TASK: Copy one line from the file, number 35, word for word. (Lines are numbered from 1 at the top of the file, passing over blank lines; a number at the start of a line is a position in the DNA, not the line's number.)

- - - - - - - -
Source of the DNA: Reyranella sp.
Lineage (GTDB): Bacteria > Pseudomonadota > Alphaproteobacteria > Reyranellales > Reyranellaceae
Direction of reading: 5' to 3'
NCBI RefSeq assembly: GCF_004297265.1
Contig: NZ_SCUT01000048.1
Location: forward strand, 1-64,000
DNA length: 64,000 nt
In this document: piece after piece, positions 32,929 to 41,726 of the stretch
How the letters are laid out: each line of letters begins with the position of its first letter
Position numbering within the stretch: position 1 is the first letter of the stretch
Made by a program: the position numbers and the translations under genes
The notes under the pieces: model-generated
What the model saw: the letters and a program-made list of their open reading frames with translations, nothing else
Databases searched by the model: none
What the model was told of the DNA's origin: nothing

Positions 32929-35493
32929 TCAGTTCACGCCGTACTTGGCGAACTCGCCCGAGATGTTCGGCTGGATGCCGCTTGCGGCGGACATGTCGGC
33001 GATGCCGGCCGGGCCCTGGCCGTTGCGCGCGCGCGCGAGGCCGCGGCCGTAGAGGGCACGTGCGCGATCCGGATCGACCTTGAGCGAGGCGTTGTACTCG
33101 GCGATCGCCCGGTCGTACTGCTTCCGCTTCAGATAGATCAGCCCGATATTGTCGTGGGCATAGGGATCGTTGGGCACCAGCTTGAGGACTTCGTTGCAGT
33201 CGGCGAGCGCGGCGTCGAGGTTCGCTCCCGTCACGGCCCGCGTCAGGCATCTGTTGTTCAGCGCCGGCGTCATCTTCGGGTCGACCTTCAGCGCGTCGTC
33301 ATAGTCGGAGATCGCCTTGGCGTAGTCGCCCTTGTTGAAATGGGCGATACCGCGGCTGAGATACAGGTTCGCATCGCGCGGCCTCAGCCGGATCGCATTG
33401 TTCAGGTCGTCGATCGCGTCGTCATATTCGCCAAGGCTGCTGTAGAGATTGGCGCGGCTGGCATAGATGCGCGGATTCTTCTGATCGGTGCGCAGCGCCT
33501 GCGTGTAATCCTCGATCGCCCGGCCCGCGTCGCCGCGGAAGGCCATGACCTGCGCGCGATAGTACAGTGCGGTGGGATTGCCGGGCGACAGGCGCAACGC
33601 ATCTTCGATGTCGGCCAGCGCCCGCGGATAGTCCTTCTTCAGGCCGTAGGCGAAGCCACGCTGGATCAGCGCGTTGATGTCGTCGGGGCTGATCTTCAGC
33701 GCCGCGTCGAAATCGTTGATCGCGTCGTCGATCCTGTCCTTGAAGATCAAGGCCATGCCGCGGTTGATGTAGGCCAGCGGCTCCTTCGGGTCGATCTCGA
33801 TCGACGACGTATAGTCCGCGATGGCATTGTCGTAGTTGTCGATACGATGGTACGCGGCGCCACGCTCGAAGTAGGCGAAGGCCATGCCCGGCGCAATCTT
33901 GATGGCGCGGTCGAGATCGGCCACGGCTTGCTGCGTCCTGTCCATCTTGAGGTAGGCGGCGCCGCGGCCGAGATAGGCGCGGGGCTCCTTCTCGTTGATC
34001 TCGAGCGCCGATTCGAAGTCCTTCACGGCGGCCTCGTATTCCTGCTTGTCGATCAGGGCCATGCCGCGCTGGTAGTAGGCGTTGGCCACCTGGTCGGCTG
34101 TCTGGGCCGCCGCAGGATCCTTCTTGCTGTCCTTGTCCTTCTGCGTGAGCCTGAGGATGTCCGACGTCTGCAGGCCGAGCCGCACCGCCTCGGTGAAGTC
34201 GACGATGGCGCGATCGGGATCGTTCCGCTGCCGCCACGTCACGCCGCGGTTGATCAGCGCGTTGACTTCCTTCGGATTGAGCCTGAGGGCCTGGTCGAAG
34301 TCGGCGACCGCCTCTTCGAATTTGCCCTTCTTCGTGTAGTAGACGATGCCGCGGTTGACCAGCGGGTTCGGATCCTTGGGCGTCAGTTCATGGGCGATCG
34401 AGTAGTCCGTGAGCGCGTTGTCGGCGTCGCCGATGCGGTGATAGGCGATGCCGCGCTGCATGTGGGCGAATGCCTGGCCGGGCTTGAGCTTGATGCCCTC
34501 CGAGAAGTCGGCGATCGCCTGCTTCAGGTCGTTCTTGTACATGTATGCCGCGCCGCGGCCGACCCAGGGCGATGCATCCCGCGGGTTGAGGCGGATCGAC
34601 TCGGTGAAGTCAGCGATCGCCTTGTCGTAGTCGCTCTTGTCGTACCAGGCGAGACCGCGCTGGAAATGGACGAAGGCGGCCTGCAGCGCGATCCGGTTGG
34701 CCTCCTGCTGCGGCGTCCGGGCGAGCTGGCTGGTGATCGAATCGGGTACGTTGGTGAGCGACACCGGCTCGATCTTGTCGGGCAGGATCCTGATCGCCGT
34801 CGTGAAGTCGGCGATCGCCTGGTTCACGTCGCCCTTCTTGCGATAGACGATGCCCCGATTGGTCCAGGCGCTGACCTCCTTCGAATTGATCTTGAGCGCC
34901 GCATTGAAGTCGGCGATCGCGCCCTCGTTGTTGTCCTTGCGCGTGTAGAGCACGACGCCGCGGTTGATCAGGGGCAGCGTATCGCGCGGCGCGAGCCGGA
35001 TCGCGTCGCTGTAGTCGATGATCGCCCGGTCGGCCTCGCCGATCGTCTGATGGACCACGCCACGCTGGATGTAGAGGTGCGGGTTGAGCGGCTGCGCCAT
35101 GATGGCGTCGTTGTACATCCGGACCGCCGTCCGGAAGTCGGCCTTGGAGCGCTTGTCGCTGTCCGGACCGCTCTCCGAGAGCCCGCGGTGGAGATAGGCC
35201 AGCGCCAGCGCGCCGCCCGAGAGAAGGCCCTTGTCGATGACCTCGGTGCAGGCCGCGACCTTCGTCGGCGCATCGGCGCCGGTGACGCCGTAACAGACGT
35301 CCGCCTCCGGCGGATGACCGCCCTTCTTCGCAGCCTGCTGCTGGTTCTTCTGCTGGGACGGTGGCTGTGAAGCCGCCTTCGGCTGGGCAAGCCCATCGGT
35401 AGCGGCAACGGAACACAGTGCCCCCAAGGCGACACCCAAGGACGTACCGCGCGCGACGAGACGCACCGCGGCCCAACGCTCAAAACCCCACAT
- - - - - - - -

34701 CCTCCTGCTGCGGCGTCCGGGCGAGCTGGCTGGTGATCGAATCGGGTACGTTGGTGAGCGACACCGGCTCGATCTTGTCGGGCAGGATCCTGATCGCCGT